“Choroid plexus carcinoma.” At the time, we didn’t know what he’d just said. It was a foreign language to me, but I would soon become very familiar with it.

They hated it…. but that’s okay, and here’s why.

Here’s the thing. Not everyone is going to love your stuff. You may have this awesome product to offer the world, whether it may be something in retail or a new idea, but there is going to be opposition. Worse, there are going to be those who simply just don’t care.

They don’t care about you. They don’t care about your product, your idea, your business, or anything else. If they see it, they’ll pass on without a second thought, without a glance behind.

And that’s okay. Because you know what? It’s not for them- and that’s okay, too.

You have this amazing product, but it’s not amazing because people love it- nor would you want it to be. If it was only amazing because people love it, then what happens when people stop loving it? Or even more likely, when you find those who don’t? Because let’s face it. Most people won’t love it. They won’t even hate it, which is the next best thing, because at least it’s passion. No, most people will be apathetic.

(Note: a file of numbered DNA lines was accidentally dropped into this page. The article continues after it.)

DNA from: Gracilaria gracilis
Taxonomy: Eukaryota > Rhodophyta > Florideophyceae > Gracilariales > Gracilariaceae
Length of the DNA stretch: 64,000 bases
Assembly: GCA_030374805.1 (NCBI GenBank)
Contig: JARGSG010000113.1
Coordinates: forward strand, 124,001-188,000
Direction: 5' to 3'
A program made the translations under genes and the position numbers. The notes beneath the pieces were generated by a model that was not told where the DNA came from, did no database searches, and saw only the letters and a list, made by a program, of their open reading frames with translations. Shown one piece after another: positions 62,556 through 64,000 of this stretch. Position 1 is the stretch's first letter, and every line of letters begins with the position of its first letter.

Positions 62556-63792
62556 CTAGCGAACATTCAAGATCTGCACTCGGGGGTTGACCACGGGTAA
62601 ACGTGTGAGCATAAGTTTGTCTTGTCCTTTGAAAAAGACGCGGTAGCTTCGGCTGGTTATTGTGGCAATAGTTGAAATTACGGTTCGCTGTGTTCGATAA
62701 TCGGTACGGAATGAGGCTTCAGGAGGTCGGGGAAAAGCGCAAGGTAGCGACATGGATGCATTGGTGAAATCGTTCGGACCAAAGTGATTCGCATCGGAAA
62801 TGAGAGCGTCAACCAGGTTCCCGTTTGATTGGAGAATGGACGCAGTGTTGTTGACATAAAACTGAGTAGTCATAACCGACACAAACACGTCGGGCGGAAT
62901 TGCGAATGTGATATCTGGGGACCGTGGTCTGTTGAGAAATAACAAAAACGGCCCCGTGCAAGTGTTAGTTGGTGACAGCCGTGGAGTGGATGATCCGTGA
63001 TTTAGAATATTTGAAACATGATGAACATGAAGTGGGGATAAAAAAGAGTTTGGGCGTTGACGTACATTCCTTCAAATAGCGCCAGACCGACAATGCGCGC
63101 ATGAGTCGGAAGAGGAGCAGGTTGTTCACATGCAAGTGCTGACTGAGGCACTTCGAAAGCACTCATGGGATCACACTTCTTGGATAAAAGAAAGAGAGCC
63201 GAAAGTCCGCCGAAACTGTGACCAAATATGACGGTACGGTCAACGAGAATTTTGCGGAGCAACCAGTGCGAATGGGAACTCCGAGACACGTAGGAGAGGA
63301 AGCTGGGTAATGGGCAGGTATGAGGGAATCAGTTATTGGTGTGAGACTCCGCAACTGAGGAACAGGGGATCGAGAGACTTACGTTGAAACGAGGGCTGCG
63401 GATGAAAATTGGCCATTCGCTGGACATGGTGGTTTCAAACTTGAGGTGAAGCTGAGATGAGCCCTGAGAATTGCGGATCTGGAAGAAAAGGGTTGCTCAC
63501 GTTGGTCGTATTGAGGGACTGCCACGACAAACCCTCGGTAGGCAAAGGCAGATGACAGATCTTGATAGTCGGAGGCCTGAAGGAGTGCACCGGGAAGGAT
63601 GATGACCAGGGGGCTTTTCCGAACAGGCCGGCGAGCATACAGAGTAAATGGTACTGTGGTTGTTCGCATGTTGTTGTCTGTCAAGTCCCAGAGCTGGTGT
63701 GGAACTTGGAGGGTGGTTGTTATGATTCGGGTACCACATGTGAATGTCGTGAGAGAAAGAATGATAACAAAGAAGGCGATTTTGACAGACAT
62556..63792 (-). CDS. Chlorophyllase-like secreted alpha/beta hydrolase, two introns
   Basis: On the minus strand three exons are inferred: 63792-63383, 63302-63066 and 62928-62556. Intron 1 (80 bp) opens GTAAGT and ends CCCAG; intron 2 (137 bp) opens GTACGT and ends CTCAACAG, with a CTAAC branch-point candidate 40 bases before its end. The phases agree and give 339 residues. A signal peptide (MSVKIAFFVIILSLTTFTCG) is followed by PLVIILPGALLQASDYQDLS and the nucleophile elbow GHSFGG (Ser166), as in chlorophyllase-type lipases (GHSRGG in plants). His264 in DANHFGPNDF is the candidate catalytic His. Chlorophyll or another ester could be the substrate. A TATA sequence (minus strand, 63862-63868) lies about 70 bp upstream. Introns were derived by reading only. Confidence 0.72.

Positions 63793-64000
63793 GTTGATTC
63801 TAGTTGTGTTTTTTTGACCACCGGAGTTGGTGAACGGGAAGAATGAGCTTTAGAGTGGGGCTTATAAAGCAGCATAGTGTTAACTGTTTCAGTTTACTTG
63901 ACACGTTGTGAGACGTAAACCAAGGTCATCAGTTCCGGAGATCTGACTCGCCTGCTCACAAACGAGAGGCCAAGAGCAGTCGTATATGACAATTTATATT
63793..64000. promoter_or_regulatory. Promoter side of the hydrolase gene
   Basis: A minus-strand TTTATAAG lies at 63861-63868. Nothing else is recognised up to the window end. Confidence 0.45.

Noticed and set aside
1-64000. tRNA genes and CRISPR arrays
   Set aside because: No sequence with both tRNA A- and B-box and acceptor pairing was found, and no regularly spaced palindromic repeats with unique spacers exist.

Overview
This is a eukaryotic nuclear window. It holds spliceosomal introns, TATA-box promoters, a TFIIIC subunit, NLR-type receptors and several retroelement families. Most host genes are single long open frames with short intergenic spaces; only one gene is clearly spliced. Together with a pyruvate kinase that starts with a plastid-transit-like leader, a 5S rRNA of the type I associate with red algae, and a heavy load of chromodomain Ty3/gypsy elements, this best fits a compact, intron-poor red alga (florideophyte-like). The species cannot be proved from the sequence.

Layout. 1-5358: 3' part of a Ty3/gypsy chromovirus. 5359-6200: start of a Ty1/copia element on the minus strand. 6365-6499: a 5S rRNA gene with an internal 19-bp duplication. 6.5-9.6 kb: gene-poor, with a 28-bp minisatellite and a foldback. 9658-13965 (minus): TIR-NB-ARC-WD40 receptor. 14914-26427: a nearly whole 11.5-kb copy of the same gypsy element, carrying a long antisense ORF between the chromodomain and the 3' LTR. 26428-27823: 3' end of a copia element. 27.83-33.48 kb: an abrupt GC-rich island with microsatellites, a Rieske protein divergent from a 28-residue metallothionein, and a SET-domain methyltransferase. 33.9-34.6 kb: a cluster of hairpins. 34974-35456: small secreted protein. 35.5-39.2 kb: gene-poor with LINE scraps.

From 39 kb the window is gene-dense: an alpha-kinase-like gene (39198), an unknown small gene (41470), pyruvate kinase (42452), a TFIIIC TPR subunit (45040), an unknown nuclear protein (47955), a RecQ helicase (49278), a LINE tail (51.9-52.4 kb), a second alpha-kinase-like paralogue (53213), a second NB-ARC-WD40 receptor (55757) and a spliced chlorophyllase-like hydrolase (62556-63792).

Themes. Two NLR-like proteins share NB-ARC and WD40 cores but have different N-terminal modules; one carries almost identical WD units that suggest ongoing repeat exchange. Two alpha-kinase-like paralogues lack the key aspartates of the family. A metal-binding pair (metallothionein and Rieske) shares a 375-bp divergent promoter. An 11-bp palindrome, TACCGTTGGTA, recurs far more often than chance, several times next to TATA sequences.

Even the greatest best-selling author out there still only reaches a fraction of the world’s population. The rest simply don’t care. Many won’t even know his name. And yet, this same author is still pointed to as the pinnacle of success, the epitome of what every author wants to be. He’s still used as a prime example, a model of something good to follow.

It’s not about the fans at all. Granted, they contribute, and they are part of the reason- but they are not the whole reason. Very few people go into any profession with the dream of acquiring the people’s adoration. No, you go into that profession because it’s what you do. Maybe you can’t see yourself doing anything else. Maybe you’re reaching for a dream- but the people are not at the other end of that dream. They’re only the spectators, watching your journey as you grow into something amazing.

Remember this. If it’s amazing, it’s because it’s amazing to begin with. The people didn’t make it so. It was you that made it so- you and the hand of God. So even if people hate it… you keep going on, because it’s not about them anyway. You didn’t do it for them, you didn’t for yourself- even if you didn’t realize it at the time.